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Sharks’ recruitment is on point

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I’m sure it is going to happen because I have seen the rich talent in the Sharks’ junior ranks

LATE in the Sharks’ victory over the Bulls at Jonsson Kings Park last Friday, there was a lovely cameo from substitute scrumhalf Sanele Nohamba, who came on and with a solo try secured the win for the home team, with a sensational break to the line.

Nohamba, who turned 21 in January, epitomises the Young Turks that threaten to take the Sharks into a golden era.

I’m sure it is going to happen because I have seen the rich talent in the Sharks’ junior ranks.

The recruiting at the Sharks could hardly have been better under new chief operating officer Eduard Coetzee, a one-time prop at the Sharks who went on to fashion a career in France, before graduating into administration.

Consider the following: The Sharks have 20 junior South African internationals in their academy ranks (SA Schools and SA Under-21 players), some of whom broke into the senior team in the Currie Cup last year, Nohamba a primary example, and almost all of those players at some stage were coached by Sean Everitt, the personable coach who took over from controversial Robert du Preez as head coach after Super Rugby last year.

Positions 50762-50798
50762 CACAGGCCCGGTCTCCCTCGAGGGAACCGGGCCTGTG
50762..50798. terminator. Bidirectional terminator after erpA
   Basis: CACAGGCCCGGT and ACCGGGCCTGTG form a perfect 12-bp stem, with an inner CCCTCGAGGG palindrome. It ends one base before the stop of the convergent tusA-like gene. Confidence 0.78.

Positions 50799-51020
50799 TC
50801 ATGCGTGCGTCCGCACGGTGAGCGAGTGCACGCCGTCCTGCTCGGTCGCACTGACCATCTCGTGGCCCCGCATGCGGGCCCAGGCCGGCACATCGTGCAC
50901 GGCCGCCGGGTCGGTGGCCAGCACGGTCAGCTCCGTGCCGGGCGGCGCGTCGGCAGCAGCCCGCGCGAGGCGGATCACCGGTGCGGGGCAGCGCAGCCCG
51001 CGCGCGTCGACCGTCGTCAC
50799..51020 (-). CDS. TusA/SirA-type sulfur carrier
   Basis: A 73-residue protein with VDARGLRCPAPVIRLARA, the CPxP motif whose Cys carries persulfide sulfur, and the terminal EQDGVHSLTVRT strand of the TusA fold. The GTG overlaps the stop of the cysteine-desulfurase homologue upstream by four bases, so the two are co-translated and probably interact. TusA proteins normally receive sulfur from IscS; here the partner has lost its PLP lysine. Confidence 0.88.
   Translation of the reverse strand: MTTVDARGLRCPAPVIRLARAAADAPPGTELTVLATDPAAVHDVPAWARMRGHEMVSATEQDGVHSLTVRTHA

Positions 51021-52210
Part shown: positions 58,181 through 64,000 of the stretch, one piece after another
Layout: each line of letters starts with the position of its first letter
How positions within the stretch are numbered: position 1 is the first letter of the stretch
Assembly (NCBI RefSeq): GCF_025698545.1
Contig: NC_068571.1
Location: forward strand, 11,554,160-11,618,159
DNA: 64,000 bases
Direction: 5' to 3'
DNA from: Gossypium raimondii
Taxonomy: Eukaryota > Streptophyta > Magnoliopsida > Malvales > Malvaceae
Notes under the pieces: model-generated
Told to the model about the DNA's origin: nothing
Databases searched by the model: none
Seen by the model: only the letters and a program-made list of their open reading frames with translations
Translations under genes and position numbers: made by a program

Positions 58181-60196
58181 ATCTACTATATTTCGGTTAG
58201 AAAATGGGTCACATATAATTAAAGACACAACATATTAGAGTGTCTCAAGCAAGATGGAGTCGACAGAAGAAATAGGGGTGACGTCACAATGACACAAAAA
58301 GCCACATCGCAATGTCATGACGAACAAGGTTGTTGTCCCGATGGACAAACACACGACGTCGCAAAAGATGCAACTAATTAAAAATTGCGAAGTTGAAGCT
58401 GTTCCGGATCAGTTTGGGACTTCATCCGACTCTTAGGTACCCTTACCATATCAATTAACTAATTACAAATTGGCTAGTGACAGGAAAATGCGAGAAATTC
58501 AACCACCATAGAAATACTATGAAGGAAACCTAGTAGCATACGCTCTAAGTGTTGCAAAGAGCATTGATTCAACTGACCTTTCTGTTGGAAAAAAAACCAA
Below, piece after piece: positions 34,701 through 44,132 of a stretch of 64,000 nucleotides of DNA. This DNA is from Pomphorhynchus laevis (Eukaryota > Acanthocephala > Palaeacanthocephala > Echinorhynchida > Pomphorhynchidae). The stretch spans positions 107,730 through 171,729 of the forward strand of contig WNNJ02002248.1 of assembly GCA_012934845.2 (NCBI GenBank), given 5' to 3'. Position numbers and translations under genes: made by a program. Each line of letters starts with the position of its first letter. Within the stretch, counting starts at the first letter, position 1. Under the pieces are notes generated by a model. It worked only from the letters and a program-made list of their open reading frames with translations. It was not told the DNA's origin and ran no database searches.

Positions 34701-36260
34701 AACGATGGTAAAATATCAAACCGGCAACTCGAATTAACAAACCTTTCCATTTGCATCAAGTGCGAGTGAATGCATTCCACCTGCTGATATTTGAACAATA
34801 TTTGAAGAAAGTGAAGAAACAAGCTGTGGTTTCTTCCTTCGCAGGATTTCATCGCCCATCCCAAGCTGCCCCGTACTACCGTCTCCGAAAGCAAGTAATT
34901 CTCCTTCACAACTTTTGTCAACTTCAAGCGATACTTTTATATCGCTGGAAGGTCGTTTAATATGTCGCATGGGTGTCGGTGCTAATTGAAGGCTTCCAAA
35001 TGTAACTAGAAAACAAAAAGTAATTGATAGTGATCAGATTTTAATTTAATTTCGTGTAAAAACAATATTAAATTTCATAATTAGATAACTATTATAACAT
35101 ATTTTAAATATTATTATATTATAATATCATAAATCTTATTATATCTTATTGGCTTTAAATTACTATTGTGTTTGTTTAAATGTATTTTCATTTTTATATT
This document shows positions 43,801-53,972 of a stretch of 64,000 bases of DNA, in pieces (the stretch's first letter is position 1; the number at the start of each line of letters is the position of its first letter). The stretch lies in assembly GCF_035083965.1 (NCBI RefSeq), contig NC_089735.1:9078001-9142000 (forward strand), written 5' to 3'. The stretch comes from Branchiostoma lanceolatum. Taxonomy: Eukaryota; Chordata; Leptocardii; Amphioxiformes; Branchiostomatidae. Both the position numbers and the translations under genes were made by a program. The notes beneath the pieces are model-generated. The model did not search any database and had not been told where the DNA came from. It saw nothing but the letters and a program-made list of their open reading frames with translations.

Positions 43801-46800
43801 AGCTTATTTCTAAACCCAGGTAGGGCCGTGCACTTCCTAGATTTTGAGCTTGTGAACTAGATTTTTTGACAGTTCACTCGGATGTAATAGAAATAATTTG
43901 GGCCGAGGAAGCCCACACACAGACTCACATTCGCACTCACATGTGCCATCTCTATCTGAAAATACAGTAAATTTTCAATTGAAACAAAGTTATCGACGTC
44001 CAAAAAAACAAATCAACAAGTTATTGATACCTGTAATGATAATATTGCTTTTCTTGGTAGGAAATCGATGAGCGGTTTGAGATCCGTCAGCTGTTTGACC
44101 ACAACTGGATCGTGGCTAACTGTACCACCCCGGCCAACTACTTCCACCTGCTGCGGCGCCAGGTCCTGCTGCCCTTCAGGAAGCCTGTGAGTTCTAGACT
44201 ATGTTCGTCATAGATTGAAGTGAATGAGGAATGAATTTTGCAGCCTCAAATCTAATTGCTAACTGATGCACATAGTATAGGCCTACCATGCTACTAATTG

There has also been a round of recruitment of slightly older players to take over from the raft of senior players that finished up after Super Rugby in 2019, an inevitable fact of life for all unions in a World Cup year.

Here we are talking about the likes of Ox Nche (Cheetahs), Hanco Venter (Cheetahs), James Venter (Lions), Michael Kumberai (Western Province), Werner Kok (Blitzboks), Jordan Chait (Maties), Sikhumbuzo Notshe (WP) and Madosh Tambwe (Lions).

Then the core of the Super Rugby side are not exactly has-beens – Sbu Nkosi, Makazole Mapimpi, Lukhanyo Am, Curwin Bosch, Thomas du Toit, Kerron van Vuuren, Hyron Andrews and Ruben van Heerden. Things are certainly brewing at the Shark Tank. – Mike Greenaway